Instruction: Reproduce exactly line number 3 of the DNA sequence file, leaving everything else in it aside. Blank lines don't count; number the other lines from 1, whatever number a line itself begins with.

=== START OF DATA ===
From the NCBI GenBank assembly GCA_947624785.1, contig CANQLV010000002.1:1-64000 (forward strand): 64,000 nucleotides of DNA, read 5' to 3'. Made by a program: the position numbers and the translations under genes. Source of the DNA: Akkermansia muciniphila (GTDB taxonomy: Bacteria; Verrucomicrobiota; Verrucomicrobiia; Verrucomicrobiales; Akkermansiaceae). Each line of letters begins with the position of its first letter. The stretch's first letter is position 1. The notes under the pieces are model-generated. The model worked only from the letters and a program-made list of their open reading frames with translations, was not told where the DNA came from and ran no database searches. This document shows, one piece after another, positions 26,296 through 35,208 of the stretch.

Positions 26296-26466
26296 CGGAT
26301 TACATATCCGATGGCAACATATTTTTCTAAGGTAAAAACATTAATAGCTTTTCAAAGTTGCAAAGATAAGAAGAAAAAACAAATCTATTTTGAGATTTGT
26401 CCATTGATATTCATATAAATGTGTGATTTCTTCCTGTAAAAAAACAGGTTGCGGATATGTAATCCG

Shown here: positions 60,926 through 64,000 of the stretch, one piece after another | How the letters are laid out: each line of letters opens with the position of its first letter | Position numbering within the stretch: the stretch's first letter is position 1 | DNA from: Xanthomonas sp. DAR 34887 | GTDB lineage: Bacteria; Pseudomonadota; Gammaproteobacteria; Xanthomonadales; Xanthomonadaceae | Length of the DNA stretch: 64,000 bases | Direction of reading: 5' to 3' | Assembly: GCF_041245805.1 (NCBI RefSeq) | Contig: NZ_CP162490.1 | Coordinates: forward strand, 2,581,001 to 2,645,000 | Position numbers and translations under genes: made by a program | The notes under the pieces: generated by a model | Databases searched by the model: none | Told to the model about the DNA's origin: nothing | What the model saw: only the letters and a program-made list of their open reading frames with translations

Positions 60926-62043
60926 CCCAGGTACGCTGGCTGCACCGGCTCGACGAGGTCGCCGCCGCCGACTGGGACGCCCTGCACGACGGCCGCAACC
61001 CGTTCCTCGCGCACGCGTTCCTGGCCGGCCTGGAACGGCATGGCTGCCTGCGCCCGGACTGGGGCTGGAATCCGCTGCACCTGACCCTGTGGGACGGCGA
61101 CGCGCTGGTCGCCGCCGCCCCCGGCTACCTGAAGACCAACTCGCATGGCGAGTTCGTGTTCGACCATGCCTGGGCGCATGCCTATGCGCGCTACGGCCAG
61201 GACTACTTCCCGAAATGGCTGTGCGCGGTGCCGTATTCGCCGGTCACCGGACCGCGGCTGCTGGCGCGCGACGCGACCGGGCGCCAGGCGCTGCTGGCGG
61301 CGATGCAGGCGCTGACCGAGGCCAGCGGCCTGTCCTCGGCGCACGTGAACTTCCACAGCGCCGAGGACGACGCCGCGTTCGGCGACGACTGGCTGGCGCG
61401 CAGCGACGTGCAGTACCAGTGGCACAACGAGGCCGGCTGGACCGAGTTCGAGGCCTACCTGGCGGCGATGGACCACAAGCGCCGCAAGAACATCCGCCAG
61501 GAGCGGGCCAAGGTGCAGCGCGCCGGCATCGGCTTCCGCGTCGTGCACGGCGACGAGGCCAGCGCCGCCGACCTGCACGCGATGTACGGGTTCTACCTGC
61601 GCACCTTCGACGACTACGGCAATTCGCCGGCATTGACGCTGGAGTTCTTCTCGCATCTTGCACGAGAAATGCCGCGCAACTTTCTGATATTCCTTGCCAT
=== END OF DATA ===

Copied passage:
26296 CGGAT